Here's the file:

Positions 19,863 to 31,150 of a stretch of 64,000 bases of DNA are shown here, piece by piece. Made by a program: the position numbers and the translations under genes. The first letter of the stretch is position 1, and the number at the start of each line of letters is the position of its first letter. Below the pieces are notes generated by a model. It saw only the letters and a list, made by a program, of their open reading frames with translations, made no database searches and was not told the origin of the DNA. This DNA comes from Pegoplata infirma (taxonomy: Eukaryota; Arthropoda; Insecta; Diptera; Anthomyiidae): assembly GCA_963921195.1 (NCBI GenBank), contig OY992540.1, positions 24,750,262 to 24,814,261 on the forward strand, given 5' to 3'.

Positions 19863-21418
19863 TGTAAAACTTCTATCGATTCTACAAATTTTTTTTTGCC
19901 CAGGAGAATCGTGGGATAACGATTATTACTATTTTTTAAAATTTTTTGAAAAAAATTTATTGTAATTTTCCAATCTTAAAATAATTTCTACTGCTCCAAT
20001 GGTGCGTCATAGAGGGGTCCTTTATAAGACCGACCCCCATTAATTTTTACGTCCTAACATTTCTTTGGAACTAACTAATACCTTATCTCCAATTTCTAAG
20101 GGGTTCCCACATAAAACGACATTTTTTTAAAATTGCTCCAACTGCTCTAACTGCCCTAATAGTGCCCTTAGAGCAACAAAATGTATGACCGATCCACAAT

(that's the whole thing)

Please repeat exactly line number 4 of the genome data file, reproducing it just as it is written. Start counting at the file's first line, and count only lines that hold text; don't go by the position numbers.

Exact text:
19901 CAGGAGAATCGTGGGATAACGATTATTACTATTTTTTAAAATTTTTTGAAAAAAATTTATTGTAATTTTCCAATCTTAAAATAATTTCTACTGCTCCAAT